Business, Economics and Jobs

China nuclear: Japan tsunami won't stop Beijing


People attend a candle light vigil for victims of the recent Japan earthquake and tsunami in Hong Kong on March 20, 2011.


Antony Dickson

BEIJING — China has put the brakes on its nuclear power drive for safety checks in the wake of Japan’s earthquake-and-tsunami-driven nuclear crisis, but there’s little chance of Beijing turning its back on nuclear power for good.

China has placed high hopes on nuclear power as an alternative to heavily polluting coal. With the country’s insatiable demands for energy growing as incomes and standards of living increase, coal simply isn’t a viable long-term option — particularly as China’s coal addiction has made it the world’s largest emitter of climate change-causing carbon emissions.

But experts say the Japan crisis sent a much-needed warning signal to slow down and review plans to dramatically upscale nuclear power capabilities.

“Safety is our top priority in developing nuclear power plants,” the Cabinet said on March 17.

Wang Yanjia, an environmental policy expert at Qinghua University in Beijing, said China had to act in the wake of Japan’s experience.

“What happened in Japan is a very big issue, and it served as a warning [for China],” said Wang.

China now has 13 operating nuclear power plants, but is in the midst of planning and building 28 more in the coming years, increasing its nuclear power generation capacity by 10 times in the next four decades. Yet only days after the Japan crisis began, the ruling State Council called for the suspension and safety reviews.

Of course, that does not mean China has taken nuclear off the table, but it does mean officials are taking seriously the potential for a crisis here at home. As of last year, China surpassed the United States as the world’s largest overall energy consumer, as energy demand doubled within a decade.

The soundness of China’s nuclear power expansion was called into question last fall when the head of the country’s nuclear energy program was imprisoned on corruption charges.

In addition, this week, scientists in South Korea say the yellow dust that blows over their country every year from China contains some radioactive matter, presumed to be from China’s operational nuclear plants or their waste. Beyond that, a senior Chinese official has voiced some concern that China doesn’t yet posses enough trained engineers and safety experts to manage so many plants.

In other words, there are many ways China’s nuclear drive could veer off the road — corruption, improper waste disposal and basic lack of knowledge. The latter was underscored just last week when China went on a futile salt-buying binge, with many under the apparent misimpression that trace amounts of iodine in table salt could protect against the health effects of radiation. Salt hoarding might have been somewhat bemusing, but it underscored a larger point about a total lack of education on nuclear safety in China.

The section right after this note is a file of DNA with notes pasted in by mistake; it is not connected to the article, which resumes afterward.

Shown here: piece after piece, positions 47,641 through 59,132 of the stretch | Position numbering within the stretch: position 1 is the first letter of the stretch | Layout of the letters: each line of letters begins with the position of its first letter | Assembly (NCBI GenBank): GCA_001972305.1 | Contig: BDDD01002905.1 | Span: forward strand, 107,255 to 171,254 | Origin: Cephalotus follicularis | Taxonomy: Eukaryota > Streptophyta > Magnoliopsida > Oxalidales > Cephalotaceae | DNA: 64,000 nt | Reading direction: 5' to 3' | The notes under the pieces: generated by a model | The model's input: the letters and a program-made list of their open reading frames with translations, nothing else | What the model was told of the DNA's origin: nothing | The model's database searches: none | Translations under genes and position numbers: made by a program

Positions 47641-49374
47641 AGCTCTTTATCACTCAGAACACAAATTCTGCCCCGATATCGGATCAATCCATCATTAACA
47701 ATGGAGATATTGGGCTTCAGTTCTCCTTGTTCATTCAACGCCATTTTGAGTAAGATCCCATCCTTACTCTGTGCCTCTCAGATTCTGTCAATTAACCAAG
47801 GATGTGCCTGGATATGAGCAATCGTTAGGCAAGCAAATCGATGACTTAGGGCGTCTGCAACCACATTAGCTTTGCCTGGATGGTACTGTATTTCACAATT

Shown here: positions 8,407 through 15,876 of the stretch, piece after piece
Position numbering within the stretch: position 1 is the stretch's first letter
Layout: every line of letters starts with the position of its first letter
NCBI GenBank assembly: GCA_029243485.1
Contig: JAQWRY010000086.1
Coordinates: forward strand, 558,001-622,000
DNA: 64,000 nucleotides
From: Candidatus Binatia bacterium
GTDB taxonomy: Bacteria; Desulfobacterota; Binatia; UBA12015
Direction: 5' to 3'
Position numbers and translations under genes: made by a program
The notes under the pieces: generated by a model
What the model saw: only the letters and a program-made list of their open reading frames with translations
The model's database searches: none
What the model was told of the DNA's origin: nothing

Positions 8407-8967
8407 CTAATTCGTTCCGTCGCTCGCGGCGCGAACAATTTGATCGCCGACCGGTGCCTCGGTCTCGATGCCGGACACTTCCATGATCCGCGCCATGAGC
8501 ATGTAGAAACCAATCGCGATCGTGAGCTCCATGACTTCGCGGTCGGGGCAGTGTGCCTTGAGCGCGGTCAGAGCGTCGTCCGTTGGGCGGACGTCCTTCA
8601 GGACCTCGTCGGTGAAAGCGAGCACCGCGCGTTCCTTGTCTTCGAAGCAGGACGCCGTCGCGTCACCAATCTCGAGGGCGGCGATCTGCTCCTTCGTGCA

Unlike other developed countries, Chinese people haven’t been properly educated about risks and safety regarding nuclear power, its waste and its potential impacts. Li Bo, director of the Friends of Nature environmental organization, said it’s now very clear China needs more discussion and education about the risks and potential problems associated with nuclear power.

“The sheer factor that so many people in China have so blindly rushed to buy salt as a solution really indicates how little the public knows about safety issues surrounding a nuclear crisis,” said Li. “So little information has been disclosed among the public about the nuclear energy policy debate.”

Yang Fuqiang, senior energy and climate change advisor in the Beijing office of the National Resources Defense Council, said Japan’s experience had to make China take notice.

“What happened in Japan impacted China quite a lot and we have to double-check the situation of our own nuclear power plants’ safety,” said Yang. “What would we do if a similar disaster happened in China?”

Yang noted that China’s existing nuclear power plants are located mainly on the southeastern coastline, within proximity to major population centers.

“Shanghai and Hangzhou are only about 150 kilometers from the Qinshan nuclear power plant,” said Yang. “If a similar accident happened there, millions of people’s health might be harmed and it could cause major damage to the public and environment, and be a great economic lose.”